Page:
Summary of Lower Lakes Situation
DROUGHT or CHANGE
by Ian Rowan
Since 2002 inflows to the River Murray have been about 4000GL per year or less than half the long term median inflows. Demand for water has remained the same and as a consequence there has been no outflow of water to the sea and water levels below Lock 1 and the Lower Lakes have declined to below sea level.
This situation has produced serious impacts amongst the worst of which are:
No outflow to the sea has meant that continuous dredging of the Murray Mouth has been necessary to keep it open and allow tidal flow to the northern end of the Coorong.
Water levels have dropped to 0.5m below sea level in the summer of 2008/09 and 1.05m below sea level in 2009/10. A further 0.5m drop could be expected this coming summer.
Acidification as a result of oxidation of newly exposed sulphidic lake beds has occurred. The worst of the acidification has been in Currency Creek, Loveday Bay and parts of the Finniss River. The Clayton regulator has temporarily alleviated the problem in Currency Creek and the Finniss but Loveday Bay in the south-eastern part of Lake Alexandrina has been left untreated.
Slumping and cracking of river banks downstream of Lock 1 has resulted in the loss of several cars and orders to evacuate some riverside homes have been given.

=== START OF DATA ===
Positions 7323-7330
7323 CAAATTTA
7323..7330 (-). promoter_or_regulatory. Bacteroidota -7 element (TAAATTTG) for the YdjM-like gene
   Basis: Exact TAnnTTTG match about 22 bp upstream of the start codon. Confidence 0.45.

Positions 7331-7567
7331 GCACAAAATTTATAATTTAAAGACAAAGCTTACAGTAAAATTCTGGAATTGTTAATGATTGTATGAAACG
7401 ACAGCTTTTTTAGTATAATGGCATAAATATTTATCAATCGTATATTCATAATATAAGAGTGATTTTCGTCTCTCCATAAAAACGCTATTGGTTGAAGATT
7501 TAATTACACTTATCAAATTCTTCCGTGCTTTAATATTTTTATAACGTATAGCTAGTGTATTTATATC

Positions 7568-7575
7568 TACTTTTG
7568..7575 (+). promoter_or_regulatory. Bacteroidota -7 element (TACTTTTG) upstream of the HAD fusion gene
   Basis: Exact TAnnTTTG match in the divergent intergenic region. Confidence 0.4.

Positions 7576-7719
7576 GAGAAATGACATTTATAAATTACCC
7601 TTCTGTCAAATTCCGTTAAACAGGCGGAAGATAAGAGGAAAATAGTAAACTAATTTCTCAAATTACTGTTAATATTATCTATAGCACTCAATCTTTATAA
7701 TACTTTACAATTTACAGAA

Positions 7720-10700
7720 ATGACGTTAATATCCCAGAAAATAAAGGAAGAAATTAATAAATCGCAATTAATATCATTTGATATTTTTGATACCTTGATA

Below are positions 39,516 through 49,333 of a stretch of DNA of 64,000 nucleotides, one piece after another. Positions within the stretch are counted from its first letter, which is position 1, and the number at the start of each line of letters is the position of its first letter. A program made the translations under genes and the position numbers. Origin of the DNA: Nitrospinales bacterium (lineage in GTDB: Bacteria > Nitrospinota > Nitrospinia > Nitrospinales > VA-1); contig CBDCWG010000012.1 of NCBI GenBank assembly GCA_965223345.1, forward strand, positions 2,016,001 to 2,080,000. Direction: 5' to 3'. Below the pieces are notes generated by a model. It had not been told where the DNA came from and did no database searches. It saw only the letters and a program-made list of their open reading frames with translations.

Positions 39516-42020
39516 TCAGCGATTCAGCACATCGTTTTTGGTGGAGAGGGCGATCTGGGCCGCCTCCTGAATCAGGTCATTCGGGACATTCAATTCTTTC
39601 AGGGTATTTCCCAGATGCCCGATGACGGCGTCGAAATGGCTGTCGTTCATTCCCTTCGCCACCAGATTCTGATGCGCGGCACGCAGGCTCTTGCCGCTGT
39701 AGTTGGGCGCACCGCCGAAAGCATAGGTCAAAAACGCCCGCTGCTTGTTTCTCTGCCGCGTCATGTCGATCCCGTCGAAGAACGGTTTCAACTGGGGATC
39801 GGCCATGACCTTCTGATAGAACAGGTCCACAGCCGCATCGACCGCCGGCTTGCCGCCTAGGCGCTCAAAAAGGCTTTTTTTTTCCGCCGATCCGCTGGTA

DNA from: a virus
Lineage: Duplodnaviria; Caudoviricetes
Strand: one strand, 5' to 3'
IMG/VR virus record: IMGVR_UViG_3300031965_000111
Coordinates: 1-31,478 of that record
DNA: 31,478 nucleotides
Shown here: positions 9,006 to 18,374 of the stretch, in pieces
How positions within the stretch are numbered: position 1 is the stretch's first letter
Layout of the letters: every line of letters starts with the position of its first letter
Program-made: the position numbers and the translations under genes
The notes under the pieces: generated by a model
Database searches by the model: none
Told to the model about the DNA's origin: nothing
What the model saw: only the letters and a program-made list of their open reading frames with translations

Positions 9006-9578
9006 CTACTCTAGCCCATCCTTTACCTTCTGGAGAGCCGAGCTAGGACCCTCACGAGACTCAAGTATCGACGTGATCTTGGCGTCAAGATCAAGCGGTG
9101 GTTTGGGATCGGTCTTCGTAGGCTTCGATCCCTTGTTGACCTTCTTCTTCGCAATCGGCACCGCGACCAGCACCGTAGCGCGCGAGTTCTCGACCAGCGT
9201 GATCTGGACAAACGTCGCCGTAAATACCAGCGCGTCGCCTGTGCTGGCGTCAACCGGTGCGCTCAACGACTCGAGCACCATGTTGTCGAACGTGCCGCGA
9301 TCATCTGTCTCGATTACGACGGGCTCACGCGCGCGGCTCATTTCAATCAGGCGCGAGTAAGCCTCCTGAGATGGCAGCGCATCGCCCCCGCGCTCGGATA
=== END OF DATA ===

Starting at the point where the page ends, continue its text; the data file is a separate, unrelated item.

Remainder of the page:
Plans for Lake Albert have changed over time. The original pumping to keep the Lake full was stopped in June, 2009 and it was decided to let the Lake dry out. More recent information has suggested that the threat of acidification is so great that pumping will now recommence when water levels drop below 1m below sea level. They are currently 0.4m below sea level.
Water salinities in the Lower Lakes have increased and the water cannot now be used for irrigation. Some irrigators can now access water from a new pipeline from Tailem Bend. This supply could also be under threat this summer from saline Lake water intrusion which even last summer went past Tailem Bend at times when conditions were unfavourable.
There has been a marked impact on wildlife. Bird numbers are significantly lower and turtles have been encrusted by a tubeworm that has proliferated with rising salinities.
Strong winds have at times caused dust storms from the exposed lake beds. Health problems have been attributed to the dust which comprises fine Aeolian sands and possible corrosive material.
These and other impacts, including the human costs and desperation, are likely to worsen this summer and in the future as predictions are that river flows will decline as a result of global warming. This and the predicted rise in sea level will mean that the concept of maintaining a large, 800 km2, freshwater lake system will be untenable.